"It's a staff meeting with the directors," she says, explaining that it will be closed to the public. No citizens allowed.
"Nobody even called me," Lipscomb says, sounding astounded and unsatisfied. Lipscomb angrily tells the receptionist that he wants Brandon at that meeting. "There's been too much hanky-panky going on," he growls. "I need someone to level with me."
The receptionist isn't sure whether Brandon can attend. So she takes down Lipscomb's number and offers a line all too familiar to anyone who has ever tried to get a straight answer out of City Hall: "I'll get back to you."
Just like that, the weird conversation is over, and Lipscomb and Brandon are left wondering what in the hell is going on down there.
No one is more perturbed by this situation than Tommie M. Allen. The recreation center bears her name in honor of the fact that it was her idea to build the park. That was back in the late '60s, Allen explains as she cautiously navigates a bumpy stretch of dirt that will soon become the paved road.
"Careful," she warns, as she climbs onto a curb to avoid a passing semi, which spews exhaust as it hauls off a load of trees that have been cleared from land behind the park, just past the baseball diamond. Across the street, at the Flying J Travel Plaza truck stop, a big rig backs up, and its beep, beep, beeping echoes through the park, which is void of visitors on this Tuesday afternoon. There won't be any kids running around here during the day for about six weeks, when school lets out. That's also about when the road likely will be finished.
Although Allen has met with city officials twice this month, she says she still doesn't understand why or how this road came to be. All she knows is that it's about to come within spitting distance of the center and picnic tables and within feet of the seniors' garden and tennis courts before connecting to the park entrance. The road will travel from the back of Utility Trailer, allowing trucks to rumble through the park on their way to Bonnie View Road, from which they can hop onto I-20 eastbound.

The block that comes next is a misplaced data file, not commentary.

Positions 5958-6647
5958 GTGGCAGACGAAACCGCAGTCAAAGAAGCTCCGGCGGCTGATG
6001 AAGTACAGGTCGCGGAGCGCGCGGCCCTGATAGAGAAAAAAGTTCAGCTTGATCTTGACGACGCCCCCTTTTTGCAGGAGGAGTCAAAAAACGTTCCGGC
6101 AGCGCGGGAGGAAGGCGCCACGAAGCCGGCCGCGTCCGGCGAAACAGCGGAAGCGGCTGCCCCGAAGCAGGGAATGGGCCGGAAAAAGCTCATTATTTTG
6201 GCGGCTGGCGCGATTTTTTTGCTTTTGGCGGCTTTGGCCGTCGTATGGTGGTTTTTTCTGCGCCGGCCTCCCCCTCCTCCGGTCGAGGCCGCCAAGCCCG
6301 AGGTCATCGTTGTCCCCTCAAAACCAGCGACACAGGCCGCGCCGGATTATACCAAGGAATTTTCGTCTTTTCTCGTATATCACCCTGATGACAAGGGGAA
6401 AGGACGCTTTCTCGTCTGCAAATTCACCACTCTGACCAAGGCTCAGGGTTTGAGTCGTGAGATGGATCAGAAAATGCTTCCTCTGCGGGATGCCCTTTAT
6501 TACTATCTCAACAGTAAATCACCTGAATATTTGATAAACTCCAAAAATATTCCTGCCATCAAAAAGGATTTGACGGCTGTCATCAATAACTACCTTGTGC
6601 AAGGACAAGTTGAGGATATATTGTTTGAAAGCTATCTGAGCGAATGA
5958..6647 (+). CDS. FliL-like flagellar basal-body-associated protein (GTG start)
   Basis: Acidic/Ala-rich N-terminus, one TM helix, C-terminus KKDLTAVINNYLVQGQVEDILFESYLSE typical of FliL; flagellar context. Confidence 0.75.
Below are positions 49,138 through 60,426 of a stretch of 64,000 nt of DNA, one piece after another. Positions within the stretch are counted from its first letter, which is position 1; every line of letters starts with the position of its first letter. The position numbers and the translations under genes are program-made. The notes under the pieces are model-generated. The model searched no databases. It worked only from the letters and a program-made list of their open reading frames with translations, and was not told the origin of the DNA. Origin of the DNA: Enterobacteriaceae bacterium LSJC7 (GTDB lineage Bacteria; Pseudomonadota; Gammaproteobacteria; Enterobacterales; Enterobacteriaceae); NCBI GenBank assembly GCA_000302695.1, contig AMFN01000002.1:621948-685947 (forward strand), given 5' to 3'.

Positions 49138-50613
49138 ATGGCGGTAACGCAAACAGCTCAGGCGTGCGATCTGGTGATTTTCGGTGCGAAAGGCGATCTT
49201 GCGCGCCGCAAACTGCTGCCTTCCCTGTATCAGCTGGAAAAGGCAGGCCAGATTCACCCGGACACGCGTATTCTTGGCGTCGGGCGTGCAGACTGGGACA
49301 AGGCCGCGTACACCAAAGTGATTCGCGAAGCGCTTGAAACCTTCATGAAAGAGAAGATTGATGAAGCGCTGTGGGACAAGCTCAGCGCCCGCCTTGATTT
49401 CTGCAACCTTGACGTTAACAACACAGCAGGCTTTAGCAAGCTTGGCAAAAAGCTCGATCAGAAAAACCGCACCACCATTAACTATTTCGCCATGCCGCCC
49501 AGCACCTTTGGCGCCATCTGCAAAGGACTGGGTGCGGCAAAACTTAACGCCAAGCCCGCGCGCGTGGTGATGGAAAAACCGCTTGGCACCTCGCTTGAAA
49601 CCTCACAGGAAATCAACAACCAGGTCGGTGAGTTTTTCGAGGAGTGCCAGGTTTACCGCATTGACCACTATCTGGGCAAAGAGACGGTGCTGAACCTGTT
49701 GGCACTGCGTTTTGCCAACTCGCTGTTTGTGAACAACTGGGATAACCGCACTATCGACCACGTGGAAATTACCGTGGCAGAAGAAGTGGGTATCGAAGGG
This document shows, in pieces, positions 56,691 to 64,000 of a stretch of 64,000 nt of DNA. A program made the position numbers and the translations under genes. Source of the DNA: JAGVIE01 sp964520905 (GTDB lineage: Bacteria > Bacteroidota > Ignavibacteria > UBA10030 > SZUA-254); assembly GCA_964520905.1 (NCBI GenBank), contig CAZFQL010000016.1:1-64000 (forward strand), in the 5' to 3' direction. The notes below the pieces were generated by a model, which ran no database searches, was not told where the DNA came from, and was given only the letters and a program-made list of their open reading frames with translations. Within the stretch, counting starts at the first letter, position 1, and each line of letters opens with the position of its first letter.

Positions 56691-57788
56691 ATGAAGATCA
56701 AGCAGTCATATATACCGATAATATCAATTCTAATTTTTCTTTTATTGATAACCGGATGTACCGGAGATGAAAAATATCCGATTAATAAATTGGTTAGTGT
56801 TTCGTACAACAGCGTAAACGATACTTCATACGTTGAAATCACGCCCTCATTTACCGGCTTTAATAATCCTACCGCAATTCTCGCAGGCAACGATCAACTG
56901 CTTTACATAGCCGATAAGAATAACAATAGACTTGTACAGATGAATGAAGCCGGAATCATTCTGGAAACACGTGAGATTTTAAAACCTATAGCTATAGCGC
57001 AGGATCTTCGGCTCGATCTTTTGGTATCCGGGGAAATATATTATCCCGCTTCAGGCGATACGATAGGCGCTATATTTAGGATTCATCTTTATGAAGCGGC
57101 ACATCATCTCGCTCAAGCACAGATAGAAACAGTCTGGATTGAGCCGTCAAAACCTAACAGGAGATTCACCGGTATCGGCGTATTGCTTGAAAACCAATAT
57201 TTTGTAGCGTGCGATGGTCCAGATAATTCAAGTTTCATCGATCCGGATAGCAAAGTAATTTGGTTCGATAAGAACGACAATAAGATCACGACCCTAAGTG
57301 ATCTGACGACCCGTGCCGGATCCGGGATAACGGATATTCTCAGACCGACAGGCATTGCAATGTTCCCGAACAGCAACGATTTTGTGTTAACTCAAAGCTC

As Allen wandered angrily through the cloud of non-information from the city, she grew suspicious that some shenanigans were going on between the city and the company.
"This is a hush-hush deal, and somebody is responsible for it," she says, staring in disbelief at the freshly exposed dirt. "That was the kids' playground. Now there's a road there. We don't understand how they kept it from us."
Despite Allen's suspicions, there's little chance that anything underhanded is going on between the city and the company. More's the pity. In fact, the road is part of a joint venture between the city and the company that, until now, both sides considered a success. What Allen is experiencing is the ill effects of a bureaucratic cocktail that's one part lack of foresight, one part absence of common sense, and a twist of butt-covering. Many Dallas residents will confirm that City Hall has been mixing these concoctions for some time, but this is Allen's first taste.
To Allen, whose body appears frail in contrast to her spirit, the purpose of this park is as simple as its origin. Allen has lived here for 40 years and says this whole area was mostly rural until around the 1950s, when houses started popping up like bluebonnets. With the houses came families, like Allen's, whose children needed a place to play.
"The kids would be playing all out in the street like my kids were. It was dangerous," Allen says, exchanging looks with a passing construction worker.